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Epigenome-Wide Association Studies (EWAS) In Cancer | 12893
ISSN: 2161-1165

Epidemiology: Open Access
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Epigenome-Wide Association Studies (EWAS) in cancer

International Conference on Epidemiology and Evolutionary Genetics

Mukesh Verma

Keynote: Epidemiol

DOI: 10.4172/2161-1165.S1.001

Abstract
A fter completion of the human genome, genome-wide association studies were conducted to identify single nucleotide polymorphism (SNPs) associated with cancer initiation and progression. Most of the studies resulted in SNPs located outside the coding region and the odds ratios were too low to implement in clinical practice. While genome gives information about genome sequence and structure, human epigenome provides functional aspects of genome. Epigenome-Wide Association Studies (EWAS) provide an opportunity to identify genome wide epigenetic variants which are associated with cancer. Epigenetics defines mechanisms that involve mitotically heritable changes in DNA and chromatin that affect gene expression without altering the nucleotide sequence. Therefore, the functional importance of epigenetic changes lies in their ability to regulate gene expression. One of the current challenges is to understand the regulation of gene function, an activity that depends largely on epigenetic control. Four major steps in epigenetic regulation are promoter methylation, histone acetylation/ deacetylation, noncoding mRNA expression, and chromatin conformational changes. Through their effects on chromatin structure, epigenetic changes can modulate transcriptional repression, X-chromosome inactivation, genomic imprinting, and suppression of the detrimental effects of repetitive and parasitic DNA sequences on genome integrity. However, there are problems and issues in implementing EWAS to establish association of epigenetic profiles with cancer. The current status of EWAS, challenges in the field and their potential solutions will be discussed.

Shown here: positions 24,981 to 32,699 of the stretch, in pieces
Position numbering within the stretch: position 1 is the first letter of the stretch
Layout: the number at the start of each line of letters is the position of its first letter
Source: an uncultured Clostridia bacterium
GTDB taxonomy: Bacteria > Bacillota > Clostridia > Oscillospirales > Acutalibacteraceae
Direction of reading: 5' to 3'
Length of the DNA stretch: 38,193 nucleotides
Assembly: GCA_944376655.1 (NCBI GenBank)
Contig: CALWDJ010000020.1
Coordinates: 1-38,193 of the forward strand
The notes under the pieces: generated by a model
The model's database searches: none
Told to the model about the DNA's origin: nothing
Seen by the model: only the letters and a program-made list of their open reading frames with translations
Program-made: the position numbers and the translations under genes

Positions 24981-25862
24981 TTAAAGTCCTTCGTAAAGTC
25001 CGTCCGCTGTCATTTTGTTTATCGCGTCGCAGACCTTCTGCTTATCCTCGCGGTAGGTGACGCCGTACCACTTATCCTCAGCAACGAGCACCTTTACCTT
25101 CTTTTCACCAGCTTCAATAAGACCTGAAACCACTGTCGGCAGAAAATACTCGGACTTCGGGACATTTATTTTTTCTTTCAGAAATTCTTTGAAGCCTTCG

Biography
Mukesh Verma is a Program Director and Chief in the Methods and Technologies Branch (MTB), Epidemiology and Genetics Research Program (EGRP) of the Division of Cancer Control and Population Sciences (DCCPS) at the National Cancer Institute (NCI), National Institutes of Health (NIH). Before coming to the DCCPS, he was a Program Director in the Division of Cancer Prevention (DCP), NCI, providing direction in the areas of biomarkers, early detection, risk assessment and prevention of cancer, and cancers associated with infectious agents. Dr. Mukesh Verma holds a M.Sc. from Pantnagar University and a Ph.D. from Banaras Hindu University. He did postdoctoral research at George Washington University and was a faculty member at Georgetown University. He has published 116 research articles and reviews and edited three books in cancer epigenetics and epidemiology field.
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